Would you give up everything for a song? This lofty question is first posed during the captivating trailer of director Scott Smith’s Chasing the Blues. The question is then individually answered by multiple characters during the film itself as Blues creatively weaves brilliant comedic performances and dialog in and out of its dark and villainous core.
According to legend, the song at the epicenter of the story “doesn’t exist”. The search for a tangible recording of “O Death, Where is Thy Sting” brings two rival record collectors together in their pursuit to locate the cursed record. Alan Thomas (Grant Rosenmeyer), a school teacher first locates “Death” in the record collection of the elderly Mrs. Walker (Anna Maria Horsford) and is shortly thereafter joined in the competition to purloin the record from her by Paul Bettis (Ronald L. Conner), a local record store owner.
Though Alan and Paul are previously familiar with each other, the chance to own the priceless record leads them to a battle of will and stamina that inevitably lands them in hot water. Their feud continues to boil during a forced separation from each other and their opportunity to get their selfish mitts on the record that they were both able to once hold, but not listen to. However, twenty years later – they are both offered a second chance to own the infamous shellac by the slithering conman, Lincoln Groome (Jon Lovitz). Lovitz’ character transformation steals the show in both of his, albeit too-short, scenes.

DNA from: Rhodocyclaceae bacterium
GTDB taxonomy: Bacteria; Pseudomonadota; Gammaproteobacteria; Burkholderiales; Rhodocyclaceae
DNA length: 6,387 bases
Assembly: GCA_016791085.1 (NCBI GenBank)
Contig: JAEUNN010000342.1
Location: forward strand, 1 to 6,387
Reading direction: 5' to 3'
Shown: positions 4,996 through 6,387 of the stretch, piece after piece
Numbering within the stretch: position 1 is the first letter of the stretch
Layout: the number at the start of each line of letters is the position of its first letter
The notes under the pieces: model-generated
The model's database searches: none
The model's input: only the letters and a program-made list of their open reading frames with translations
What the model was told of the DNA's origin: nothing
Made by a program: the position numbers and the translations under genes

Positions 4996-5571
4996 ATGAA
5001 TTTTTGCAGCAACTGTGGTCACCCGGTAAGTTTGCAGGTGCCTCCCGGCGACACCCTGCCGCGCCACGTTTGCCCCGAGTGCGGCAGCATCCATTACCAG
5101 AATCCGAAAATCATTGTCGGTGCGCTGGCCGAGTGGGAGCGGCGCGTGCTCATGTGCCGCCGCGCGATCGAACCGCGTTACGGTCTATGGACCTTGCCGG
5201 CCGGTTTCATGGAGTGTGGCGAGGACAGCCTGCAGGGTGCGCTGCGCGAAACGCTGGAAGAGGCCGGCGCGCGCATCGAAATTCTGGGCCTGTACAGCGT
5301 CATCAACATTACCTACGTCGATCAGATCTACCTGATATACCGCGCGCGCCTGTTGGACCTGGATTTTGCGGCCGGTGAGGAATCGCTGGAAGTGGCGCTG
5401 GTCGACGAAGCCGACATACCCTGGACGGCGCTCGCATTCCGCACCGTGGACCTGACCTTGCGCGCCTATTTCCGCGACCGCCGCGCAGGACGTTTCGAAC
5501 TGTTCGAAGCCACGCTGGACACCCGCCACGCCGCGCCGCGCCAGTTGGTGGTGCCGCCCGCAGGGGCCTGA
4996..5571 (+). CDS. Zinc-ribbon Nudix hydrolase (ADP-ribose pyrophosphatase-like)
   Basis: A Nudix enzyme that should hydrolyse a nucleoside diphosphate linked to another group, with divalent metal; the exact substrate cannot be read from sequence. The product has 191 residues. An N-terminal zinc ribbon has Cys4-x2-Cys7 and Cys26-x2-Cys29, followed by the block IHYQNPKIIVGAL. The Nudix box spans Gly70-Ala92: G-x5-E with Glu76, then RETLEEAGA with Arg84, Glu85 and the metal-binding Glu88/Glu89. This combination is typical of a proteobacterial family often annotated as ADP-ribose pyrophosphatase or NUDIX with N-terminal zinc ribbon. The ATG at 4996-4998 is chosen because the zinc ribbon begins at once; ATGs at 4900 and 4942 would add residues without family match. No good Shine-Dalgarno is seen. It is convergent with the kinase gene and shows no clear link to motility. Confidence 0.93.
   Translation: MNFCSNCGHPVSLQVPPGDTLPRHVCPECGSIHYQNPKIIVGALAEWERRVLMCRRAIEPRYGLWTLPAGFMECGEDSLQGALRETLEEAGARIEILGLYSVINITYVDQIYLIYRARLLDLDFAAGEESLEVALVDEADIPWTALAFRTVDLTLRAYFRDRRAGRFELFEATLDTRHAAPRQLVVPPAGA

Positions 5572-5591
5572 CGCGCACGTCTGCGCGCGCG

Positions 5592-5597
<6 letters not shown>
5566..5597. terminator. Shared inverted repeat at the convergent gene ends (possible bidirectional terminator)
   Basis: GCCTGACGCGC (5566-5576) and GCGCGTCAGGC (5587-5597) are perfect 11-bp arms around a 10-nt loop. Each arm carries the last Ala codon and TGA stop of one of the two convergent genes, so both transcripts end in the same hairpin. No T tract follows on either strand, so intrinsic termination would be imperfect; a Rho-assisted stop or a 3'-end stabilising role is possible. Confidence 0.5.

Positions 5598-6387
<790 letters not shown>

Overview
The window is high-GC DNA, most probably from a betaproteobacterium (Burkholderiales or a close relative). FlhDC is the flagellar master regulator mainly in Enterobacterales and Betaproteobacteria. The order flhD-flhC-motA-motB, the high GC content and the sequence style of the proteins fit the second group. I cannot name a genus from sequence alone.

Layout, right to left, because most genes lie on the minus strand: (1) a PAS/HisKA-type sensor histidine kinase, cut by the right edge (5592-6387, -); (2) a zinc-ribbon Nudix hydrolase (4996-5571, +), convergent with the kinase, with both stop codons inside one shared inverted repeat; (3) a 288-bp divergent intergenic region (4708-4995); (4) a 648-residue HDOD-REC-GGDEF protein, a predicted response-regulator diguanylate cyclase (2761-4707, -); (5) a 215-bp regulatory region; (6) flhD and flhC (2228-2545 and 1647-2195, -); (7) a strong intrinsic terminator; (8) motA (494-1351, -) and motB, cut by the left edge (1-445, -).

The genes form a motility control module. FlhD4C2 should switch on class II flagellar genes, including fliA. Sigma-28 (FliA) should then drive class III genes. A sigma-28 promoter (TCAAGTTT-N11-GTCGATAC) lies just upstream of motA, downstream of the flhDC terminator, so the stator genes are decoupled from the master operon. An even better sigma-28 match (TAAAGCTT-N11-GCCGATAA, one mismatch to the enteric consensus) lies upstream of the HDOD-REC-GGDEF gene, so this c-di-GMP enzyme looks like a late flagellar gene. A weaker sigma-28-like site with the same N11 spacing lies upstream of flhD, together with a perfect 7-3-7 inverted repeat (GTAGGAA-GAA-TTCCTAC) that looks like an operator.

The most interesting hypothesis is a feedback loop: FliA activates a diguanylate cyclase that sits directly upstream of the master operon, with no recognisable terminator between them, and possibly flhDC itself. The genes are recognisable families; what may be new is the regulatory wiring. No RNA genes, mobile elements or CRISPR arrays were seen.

Lovitz’ performances bookends this tale that is ultimately entertaining from start to finish. Clocking in at just over 1 hour and 15 minutes, Blues doesn’t waste any time with corny love scenes, subplots or unnecessary filler. However, it does feature an ear-catching soundtrack filled with a mix of traditional and modern blues songs from various artists including original music written by Jonathon Linaberry, aka The Bones of J.R. Jones.
Chasing the Blues, which was recently named Best Feature at the Jackson Crossroads Film Festival and Best of Fest at the Lone Star Film Festival, opens in select cities on October 5, while the soundtrack will be released a few days earlier on October 1.